Bhagavad-gita Today January 6, 2020


We think Krishna explains reality more thoroughly than anyone. Don’t just take our word for it, though; judge for yourself:

Bhagavad-gita As It Is, 4.6


PURPORT (excerpt):

At the time of the Battle of Kurukshetra, He [Krishna] had many grandchildren at home; or, in other words, He had sufficiently aged by material calculations. Still He looked just like a young man twenty or twenty-five years old. We never see a picture of Krishna in old age because He never grows old like us, although He is the oldest person in the whole creation–past, present, and future. Neither His body nor His intelligence ever deteriorates or changes. Therefore, it is clear that in spite of His being in the material world, He is the same unborn, eternal form of bliss and knowledge, changeless in His transcendental body and intelligence.

Factually, His appearance and disappearance are like the sun’s rising, moving before us, and then disappearing from our eyesight. When the sun is out of sight, we think that the sun is set, and when the sun is before our eyes, we think that the sun is on the horizon. Actually, the sun is always in its fixed position, but owing to our defective, insufficient senses, we calculate the appearance and disappearance of the sun in the sky. And because Lord Krishna’s appearance and disappearance are completely different from that of any ordinary, common living entity, it is evident that He is eternal, blissful knowledge by His internal potency–and He is never contaminated by material nature.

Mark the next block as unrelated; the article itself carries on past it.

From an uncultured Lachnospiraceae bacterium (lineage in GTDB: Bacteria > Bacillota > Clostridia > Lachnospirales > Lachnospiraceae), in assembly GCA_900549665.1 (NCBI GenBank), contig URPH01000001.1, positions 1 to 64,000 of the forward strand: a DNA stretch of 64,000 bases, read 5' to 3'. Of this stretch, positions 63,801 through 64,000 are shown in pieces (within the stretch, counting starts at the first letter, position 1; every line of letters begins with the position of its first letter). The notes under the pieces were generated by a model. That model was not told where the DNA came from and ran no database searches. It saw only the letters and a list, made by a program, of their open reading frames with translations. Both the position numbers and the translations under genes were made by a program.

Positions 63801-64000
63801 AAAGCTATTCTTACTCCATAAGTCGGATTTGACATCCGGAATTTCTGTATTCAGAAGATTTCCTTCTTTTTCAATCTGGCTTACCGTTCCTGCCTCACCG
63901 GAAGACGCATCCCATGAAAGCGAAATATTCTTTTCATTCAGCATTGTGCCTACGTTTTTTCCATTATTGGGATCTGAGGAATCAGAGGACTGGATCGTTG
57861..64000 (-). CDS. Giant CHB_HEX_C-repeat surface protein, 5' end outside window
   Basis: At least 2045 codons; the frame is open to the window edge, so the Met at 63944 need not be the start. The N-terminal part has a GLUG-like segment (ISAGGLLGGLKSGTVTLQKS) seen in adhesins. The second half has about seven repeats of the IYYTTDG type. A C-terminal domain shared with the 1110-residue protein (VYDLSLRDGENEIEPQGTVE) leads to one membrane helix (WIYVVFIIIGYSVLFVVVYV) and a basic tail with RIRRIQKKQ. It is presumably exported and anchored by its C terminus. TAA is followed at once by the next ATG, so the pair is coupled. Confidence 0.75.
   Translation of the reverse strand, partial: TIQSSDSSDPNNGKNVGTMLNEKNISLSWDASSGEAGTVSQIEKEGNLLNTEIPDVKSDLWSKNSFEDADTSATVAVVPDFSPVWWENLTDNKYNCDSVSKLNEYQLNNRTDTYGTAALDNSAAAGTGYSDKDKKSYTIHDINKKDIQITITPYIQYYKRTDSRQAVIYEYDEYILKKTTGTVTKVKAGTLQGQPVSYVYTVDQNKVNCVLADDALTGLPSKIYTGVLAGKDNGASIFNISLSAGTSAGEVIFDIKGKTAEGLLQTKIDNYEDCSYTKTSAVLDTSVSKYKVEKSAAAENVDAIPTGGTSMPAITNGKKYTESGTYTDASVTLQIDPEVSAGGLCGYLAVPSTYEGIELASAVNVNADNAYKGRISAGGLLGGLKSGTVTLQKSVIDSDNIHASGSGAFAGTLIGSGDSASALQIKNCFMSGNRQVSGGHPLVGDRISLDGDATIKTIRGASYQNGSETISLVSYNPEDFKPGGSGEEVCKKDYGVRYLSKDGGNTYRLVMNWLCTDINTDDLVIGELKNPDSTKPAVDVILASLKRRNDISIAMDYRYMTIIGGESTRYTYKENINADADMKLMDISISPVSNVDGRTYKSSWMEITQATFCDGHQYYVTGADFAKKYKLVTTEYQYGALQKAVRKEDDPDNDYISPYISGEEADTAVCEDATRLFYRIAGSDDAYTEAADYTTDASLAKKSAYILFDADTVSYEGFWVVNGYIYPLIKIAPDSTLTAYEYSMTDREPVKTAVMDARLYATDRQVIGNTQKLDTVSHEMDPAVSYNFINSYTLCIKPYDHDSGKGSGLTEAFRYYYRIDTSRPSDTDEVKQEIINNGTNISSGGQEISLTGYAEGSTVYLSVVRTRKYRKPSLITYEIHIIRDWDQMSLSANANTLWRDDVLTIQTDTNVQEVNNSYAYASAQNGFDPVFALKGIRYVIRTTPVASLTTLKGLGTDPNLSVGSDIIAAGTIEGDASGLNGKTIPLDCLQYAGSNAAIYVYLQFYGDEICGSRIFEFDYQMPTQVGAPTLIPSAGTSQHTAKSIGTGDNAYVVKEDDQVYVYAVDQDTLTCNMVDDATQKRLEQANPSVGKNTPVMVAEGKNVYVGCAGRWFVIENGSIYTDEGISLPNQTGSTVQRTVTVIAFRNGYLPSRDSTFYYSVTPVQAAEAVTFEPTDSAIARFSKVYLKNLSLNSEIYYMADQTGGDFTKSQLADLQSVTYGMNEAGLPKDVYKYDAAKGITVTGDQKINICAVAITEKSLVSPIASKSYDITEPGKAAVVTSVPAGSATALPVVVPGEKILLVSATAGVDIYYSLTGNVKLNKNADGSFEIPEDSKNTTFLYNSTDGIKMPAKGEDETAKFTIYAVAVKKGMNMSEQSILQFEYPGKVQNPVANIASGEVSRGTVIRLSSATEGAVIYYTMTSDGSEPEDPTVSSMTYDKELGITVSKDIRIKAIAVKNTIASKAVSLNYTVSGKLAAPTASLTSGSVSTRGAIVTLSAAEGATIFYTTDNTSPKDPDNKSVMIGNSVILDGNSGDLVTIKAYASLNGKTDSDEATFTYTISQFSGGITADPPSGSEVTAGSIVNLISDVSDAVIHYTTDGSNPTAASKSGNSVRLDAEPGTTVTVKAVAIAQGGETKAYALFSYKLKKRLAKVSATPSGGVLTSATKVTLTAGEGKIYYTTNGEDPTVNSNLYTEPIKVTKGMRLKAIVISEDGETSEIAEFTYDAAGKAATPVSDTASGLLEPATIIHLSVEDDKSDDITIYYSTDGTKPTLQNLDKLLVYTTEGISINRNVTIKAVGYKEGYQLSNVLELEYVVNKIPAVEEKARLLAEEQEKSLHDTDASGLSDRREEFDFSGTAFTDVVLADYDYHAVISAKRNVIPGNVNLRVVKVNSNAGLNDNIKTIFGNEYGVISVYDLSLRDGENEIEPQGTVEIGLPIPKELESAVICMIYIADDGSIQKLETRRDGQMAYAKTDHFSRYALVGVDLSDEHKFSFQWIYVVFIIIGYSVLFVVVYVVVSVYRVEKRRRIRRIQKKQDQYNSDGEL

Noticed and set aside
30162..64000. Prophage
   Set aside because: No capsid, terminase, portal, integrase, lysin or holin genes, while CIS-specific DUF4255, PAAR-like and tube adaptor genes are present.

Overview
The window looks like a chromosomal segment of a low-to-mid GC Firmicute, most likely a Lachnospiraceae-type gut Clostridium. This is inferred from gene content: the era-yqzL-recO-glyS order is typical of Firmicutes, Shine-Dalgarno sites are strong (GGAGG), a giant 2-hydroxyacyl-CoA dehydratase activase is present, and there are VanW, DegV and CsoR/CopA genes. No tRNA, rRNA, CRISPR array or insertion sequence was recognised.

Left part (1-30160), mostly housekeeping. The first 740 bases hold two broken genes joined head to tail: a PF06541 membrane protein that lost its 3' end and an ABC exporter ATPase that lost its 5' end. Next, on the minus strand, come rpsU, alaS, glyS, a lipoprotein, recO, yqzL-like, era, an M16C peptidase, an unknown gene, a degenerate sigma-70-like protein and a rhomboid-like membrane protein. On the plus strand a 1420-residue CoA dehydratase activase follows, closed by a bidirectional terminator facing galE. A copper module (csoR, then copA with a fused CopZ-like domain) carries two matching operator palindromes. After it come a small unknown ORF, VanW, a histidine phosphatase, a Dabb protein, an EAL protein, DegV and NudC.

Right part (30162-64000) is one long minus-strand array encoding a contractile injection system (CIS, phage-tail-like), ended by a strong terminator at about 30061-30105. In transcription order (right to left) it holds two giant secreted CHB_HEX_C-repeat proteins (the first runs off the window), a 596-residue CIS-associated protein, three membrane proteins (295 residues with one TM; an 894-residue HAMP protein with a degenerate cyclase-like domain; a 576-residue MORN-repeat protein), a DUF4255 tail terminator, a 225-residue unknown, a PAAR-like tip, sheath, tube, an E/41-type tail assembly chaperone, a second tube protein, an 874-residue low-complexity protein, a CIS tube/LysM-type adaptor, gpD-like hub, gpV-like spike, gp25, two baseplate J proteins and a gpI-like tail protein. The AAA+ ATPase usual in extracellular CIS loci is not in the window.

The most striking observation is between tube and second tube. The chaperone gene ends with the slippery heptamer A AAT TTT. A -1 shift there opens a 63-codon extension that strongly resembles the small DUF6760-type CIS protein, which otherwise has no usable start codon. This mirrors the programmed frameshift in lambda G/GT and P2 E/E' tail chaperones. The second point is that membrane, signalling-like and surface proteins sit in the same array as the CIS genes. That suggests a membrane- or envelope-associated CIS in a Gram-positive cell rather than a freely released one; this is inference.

The Vedas also confirm that the Supreme Personality of Godhead is unborn yet He still appears to take His birth in multimanifestations. The Vedic supplementary literatures also confirm that even though the Lord appears to be taking His birth, He is still without change of body. In the Bhagavatam, He appears before His mother as Narayana, with four hands and the decorations of the six kinds of full opulences. His appearance in His original eternal form is His causeless mercy, bestowed upon the living entities so that they can concentrate on the Supreme Lord as He is, and not on mental concoctions or imaginations, which the impersonalist wrongly thinks the Lord’s forms to be.

The word maya, or atma-maya, refers to the Lord’s causeless mercy, according to the Visva-kosa dictionary. The Lord is conscious of all of His previous appearances and disappearances, but a common living entity forgets everything about his past body as soon as he gets another body. He is the Lord of all living entities because He performs wonderful and superhuman activities while He is on this earth. Therefore, the Lord is always the same Absolute Truth and is without differentiation between His form and self, or between His quality and body.

A question may now be raised as to why the Lord appears and disappears in this world. This is explained in the next verse.